Gloomy days, freezing air, continual rain and dark nights. It can only mean one thing: Winter is here.
The moment the clocks go back it begins, and not even that extra hour of sleep can make it better. There is just something inherently gloomy about looking out of the window at 4.30 and thinking that it will be pitch black in half an hour. Annoyingly, even Christmas and New Year’s Eve cannot shake this mood, despite being two shining beacons of light during six months of blackness. (Do not even get me started on January blues as they are even worse!)
And yet this seasonal depression could be a medical problem. One in 15 Britons becomes depressed in Winter and suffers from Seasonal Affective Disorder (SAD). Symptoms include feelings of lethargy, depression and lack of appetite. Not only that, but millions more suffer from low spirits during this period. Scientists believe that this feeling is due to the change in the levels of daylight which the body encounters during the winter period.
Alison Kerry, from the mental health charity MIND, says: “With SAD, one theory is that light entering the eye causes changes in hormone levels in the body. In our bodies, light functions to stop the production of the sleep hormone melatonin, making us wake up. It’s the high levels of melatonin in SAD sufferers that make them feel lethargic.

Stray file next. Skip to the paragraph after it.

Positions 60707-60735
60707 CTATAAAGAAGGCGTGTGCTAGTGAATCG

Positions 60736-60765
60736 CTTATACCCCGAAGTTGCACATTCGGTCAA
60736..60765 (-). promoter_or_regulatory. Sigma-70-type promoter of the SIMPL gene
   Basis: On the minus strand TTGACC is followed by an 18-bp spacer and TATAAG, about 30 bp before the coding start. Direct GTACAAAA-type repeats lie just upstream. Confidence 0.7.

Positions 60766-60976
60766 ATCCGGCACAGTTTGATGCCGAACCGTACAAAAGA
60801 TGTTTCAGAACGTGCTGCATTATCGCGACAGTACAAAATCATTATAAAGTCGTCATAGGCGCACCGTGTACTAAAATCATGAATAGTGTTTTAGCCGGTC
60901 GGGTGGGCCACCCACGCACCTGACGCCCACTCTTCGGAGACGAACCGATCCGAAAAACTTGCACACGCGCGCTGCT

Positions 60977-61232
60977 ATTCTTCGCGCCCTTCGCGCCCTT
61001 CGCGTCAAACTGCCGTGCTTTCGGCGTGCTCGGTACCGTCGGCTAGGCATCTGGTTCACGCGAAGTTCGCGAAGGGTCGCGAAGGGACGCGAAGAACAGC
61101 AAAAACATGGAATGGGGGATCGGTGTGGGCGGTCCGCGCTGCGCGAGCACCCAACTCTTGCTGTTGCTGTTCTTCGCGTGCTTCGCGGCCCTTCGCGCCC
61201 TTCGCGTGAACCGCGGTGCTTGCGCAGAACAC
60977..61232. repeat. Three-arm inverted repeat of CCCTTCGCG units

But this news is not completely gloomy as there are ways to fight this feeling. More time spent in the daylight can improve the symptoms; even simple steps such as getting outside as much as possible or sitting at a window can help. Diet also plays a role so keep eating plenty of fresh fruit and vegetables to ward off those winter blues. Finally, there is exercise, and no, the walk back from Jesters does not count! Completing thirty minutes of exercise three times a week, especially if it takes place outside, is an effective way of combating depression as it will boost the mood-regulating hormone serotonin in the brain.
Winter usually makes me chubbier as it is so tempting to climb into bed, put on a film and eat chocolate on a cold, dark evening. Michael McIntyre’s idea for us to ‘Chub up for Crimbo’ by lying in lifts eating choccie sounds perfect. But instead, to fight off these winter blues, it looks like I’ll be taking the stairs to my lecture on the tenth storey of the maths building. Or I’ll just move to Barbados.